The Calm Before the Healthcare Company Merge
Nurse Johnson walks out of hospital room and quickly dashes to the electronic medical record computer to add all of the last patient’s medical data, tripping on a hospital bed before angrily reaching the work station. A new Healthcare company has purchased Nurse Johnson’s hospital and added regulation that required the patient information be inputted immediately upon entering the hospital, so that all of the companies that merged into one entity could be notified for continuation of care. Eventually she may be able to do this from an iPad that one of these healthcare giants will provide her, but for now she must adapt to the new structure system.
The tide of vertical corporate structures is coming, being that a company owns another which owns another and so on, rather than a set of companies being individually owned and cooperating with each other. On one hand, this restructuring fulfills the need for efficiency thereby aiding outcomes, that is… better health, less admissions and re-admissions and a lower frequency of use of services, keeping the price of insurance for policy holders sustainable. There is a growing medical service cost inflation, which would result in higher payments for coverage, which in turn might lead to smaller number of the population keeping their policies. This fear has made insurers want to merge with medical services to keep costs manageable. Sorry Nurse Johnson… keep running.
One recent merger has been the acquisition of Aetna Inc., a massive health insurer, by CVS Health Corp, a similarly gigantic U.S. pharmacy. The cost of this acquisition was an easy 69 billion dollars, pocket change. Right?
The simple truth is that claims control plays a huge deal in profit for insurers. By acquiring the companies who actually manage the claims sent to them, said insurers can make sure pharmaceutical prices maintain a competitive and acceptable price. In our current state, it is the frequency of use that are attacking insurers, not the big-ticket items such as hospitalizations and surgeries. As policy holders age, they begin to have more consultations, and doctors begin to prescribe more and more.
So, it makes sense, right? If an insurer merges with a pharmaceutical megalodon, they can make sure a prescription drug that costs $5 doesn’t get price gauged by 900% at the expense of the policy holder and for the benefit of an ambition big pharma executive. The most famous case of which being Martin Shkreli, a hedge fund manager and ex-pharmaceutical CEO who hiked the price of the drug Daraprim from 13.50 a pill to $750 a pill, overnight, exploiting an existing monopoly. In this case, the public knowledge and the nature of the drug led to his demise. However, schemes like this happen frequently without any opposition.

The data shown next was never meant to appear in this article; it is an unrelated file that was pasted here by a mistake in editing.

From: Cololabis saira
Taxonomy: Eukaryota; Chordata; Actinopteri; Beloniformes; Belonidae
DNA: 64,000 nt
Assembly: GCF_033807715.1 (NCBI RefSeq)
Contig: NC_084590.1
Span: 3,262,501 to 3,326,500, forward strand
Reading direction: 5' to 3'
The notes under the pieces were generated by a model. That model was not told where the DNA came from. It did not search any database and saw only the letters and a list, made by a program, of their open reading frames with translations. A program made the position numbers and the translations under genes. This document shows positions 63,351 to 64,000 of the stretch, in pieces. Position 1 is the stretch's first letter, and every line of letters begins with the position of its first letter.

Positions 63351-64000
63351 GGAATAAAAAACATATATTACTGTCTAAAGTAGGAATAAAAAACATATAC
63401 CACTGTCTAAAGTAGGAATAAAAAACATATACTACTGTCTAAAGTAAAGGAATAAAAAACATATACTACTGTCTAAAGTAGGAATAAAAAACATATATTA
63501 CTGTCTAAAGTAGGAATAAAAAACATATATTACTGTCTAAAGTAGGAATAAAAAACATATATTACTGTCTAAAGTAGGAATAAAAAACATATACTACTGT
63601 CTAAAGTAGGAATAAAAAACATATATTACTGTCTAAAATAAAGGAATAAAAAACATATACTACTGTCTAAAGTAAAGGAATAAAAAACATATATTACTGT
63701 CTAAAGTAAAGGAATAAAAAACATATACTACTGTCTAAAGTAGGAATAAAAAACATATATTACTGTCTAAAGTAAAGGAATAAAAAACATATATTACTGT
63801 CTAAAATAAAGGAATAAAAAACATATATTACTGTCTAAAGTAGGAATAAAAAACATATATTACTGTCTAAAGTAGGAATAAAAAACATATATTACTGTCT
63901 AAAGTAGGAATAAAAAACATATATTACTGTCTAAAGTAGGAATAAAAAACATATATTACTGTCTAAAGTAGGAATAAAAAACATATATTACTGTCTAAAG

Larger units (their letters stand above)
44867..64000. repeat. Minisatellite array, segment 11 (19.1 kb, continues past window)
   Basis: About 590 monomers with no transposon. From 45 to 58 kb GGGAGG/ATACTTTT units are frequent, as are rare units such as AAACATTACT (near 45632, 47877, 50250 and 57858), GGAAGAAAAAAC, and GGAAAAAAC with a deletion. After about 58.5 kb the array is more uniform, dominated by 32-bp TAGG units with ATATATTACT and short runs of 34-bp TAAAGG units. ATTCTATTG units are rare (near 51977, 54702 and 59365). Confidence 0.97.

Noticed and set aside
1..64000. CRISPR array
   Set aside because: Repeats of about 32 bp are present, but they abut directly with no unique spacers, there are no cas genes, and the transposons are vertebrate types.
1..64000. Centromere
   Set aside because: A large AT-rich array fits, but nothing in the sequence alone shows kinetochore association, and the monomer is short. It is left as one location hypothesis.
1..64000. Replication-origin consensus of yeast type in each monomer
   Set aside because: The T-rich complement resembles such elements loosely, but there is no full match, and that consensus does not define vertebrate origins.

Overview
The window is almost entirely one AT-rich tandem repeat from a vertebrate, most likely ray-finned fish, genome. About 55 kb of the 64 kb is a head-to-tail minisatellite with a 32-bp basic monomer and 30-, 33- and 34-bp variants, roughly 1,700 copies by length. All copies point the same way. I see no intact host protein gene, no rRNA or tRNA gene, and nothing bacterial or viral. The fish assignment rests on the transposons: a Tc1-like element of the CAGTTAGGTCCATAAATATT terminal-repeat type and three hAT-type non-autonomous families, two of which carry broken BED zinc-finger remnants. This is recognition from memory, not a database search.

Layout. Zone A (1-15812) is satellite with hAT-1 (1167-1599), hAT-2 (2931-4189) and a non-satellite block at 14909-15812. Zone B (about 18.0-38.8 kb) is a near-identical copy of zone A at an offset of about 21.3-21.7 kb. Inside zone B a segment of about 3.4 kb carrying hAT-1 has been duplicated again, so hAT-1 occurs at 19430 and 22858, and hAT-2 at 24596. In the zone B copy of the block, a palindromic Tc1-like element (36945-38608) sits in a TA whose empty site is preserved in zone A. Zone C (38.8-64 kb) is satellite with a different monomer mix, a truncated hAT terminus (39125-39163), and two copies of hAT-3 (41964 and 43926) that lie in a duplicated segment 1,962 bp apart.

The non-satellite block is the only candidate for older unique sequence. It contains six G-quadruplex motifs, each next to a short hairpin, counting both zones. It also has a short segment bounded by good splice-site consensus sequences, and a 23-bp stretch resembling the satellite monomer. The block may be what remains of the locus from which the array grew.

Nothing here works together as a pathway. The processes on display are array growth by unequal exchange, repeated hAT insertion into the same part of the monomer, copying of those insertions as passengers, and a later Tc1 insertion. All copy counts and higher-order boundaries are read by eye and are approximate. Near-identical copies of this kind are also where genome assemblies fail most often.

It’s not all bad, technically if CVS turns a good amount of its stores into labs and primary care centers, clients will be more likely to run there than a hospital at the first sign of health issues. Hospitals are far more expensive than urgent care centers and clinics. A large percentage of patients in ER could of just gone to a stand-alone center instead, but due to proximity of hospitals or simply not having the education and awareness, insurers end up having to pay hospitals instead of the much cheaper centers. The already popular CVS locations could solve that.
The merge tango occurring in the healthcare dance-floor is not a free for all. The federal Trade Commission oversees these mergers to make sure competition stays on an acceptable level, a monopoly could deeply hurt pockets all around the nation.
Furthermore, the jump to value based care has taken hold. For that reason, our Nurse Johnson must ensure that the patient receives the best and quickest service, being that the number and quality of services are being watched more than it would be in a volume based care structure.
The government itself has taken on the value based challenge, introducing Accountable Care Organizations (ACOs). Essentially, it is a Medicare approved mini merge machine. Groups of doctors and healthcare companies are allowed to come together to create an organization designed for one basic mission objective… Save money. As the ACO collects primary care physicians, those doctor’s Medicare patients are added to the ACO’s beneficiary list, which in turn gives them benchmark number of expenditures those patients had the previous year. If the ACO saves Medicare enough money by acquiring companies, educating patients, reducing re-admissions, etc.… Medicare gives the ACO half of those savings, which can be substantial. From here the ACO can incentivize the physicians (who remain independent) with “shared savings” to stay with the company and use its network. Some might call this “legal kickbacks”
“The need to improve quality and increase efficiency, whether driven by government policy of the private sector marketplace, is creating realignment in the healthcare system,’ said Rick Pollack, executive vice president of the Affordable Care Act.